“Why are we struggling when everyone else isn’t?” asks a frustrated woman in My Son My Son. Here, back in the days of the Celtic Tiger, the tide is clearly failing to lift all boats.
For her excellent new production, Veronica Dyas finds inspiration in Bertolt Brecht’s “learning play” The Mother, where a woman, following her son’s arrest, is spurred into activism. But here the Mother (Lauren Larkin) arrives fully motivated, working in the community of Dublin’s Liberties and worried about her son’s trouble with the law. A fast and uplifting score by SeÃ¡n Millar, expertly strummed by musician Leah Moore, sets the pace of a tireless volunteer effort reliant on donations and participation.
From the staggered recovery of the present (“I see the cranes are back”), the plot brings us back through stages of boom and bust. For some, that national story may already be familiar but there’s a sense of something new. A recent history of Dublin’s working class – concealed behind the local architecture inspiring CiarÃ¡n O’Melia’s elegant set, and made free by Carl Kennedy’s tranquil sound design – is put centre stage.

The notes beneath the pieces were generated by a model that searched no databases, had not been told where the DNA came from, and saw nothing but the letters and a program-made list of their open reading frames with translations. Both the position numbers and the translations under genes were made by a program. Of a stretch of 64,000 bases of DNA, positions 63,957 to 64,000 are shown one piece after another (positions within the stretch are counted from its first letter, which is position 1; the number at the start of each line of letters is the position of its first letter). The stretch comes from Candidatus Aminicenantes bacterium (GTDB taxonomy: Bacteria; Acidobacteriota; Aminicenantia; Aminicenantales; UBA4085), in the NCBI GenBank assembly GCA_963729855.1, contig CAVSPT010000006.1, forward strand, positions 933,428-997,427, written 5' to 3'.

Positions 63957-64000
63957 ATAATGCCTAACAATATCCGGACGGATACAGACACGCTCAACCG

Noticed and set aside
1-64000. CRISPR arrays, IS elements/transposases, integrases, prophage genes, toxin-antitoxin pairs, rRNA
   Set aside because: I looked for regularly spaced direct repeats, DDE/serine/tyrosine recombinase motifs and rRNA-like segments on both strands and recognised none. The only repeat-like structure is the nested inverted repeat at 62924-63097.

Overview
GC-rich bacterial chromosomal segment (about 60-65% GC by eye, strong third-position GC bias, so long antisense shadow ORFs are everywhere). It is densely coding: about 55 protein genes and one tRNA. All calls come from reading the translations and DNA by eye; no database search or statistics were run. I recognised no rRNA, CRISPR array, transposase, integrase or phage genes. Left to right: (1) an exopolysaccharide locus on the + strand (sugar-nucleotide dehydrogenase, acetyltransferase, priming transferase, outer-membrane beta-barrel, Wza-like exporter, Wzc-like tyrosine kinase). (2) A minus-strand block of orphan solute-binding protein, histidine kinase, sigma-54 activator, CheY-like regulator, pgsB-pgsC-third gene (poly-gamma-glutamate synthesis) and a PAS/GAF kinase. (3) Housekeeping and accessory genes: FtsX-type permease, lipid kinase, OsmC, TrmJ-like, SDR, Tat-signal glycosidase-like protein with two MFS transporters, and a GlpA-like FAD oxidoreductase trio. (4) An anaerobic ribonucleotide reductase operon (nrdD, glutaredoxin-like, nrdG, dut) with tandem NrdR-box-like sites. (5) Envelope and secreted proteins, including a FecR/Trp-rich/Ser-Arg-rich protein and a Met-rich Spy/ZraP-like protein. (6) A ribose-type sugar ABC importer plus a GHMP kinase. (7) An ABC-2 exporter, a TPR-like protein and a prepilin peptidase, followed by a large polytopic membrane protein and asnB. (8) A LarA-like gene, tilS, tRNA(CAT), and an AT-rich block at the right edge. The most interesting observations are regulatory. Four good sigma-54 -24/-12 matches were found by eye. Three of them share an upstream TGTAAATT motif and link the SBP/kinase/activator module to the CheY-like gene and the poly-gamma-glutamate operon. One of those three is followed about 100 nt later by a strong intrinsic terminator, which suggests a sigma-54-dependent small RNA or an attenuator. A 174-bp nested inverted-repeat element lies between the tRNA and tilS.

We follow Larkin’s resolute and kind-hearted Mother as she encounters an impressive gallery of characters played by a remarkable Amy Conroy – some more obviously oppressive (a shaming religious woman) than others (a tourist). In a salon, a hairdresser proudly recalls her role in the recent water protests but confesses she’d feel out of place in a broader anti-establishment march. At a wedding, a rape survivor insists she doesn’t need to speak about her trauma. Inhibition, it seems, has been subtly internalised.
Dyas’s play is concerned with deprivation. We may be nicely reminded of the past significance of the Liberties – a trade zone free from imperial control – by the Mother’s friend Mary (a superb Ericka Roe), but these days the neighbourhood struggles with poverty despite an uptick in the economy. The further back in time we go, the more focused a picture it becomes – an area untouched by wider progress.
In one of her staging’s distancing devices, Dyas reads aloud from the script:
“It’s probably a spiral. Our lives don’t make linear sense.” That sums up this brilliant play about a community caught in warp. Yet, satire doesn’t dominate the tone of a production that generously pays tribute to The Mother, as if a society, no less than a son, owe her thanks.
My Son My Son was on at Project Arts Centre in Dublin. Click here for more details.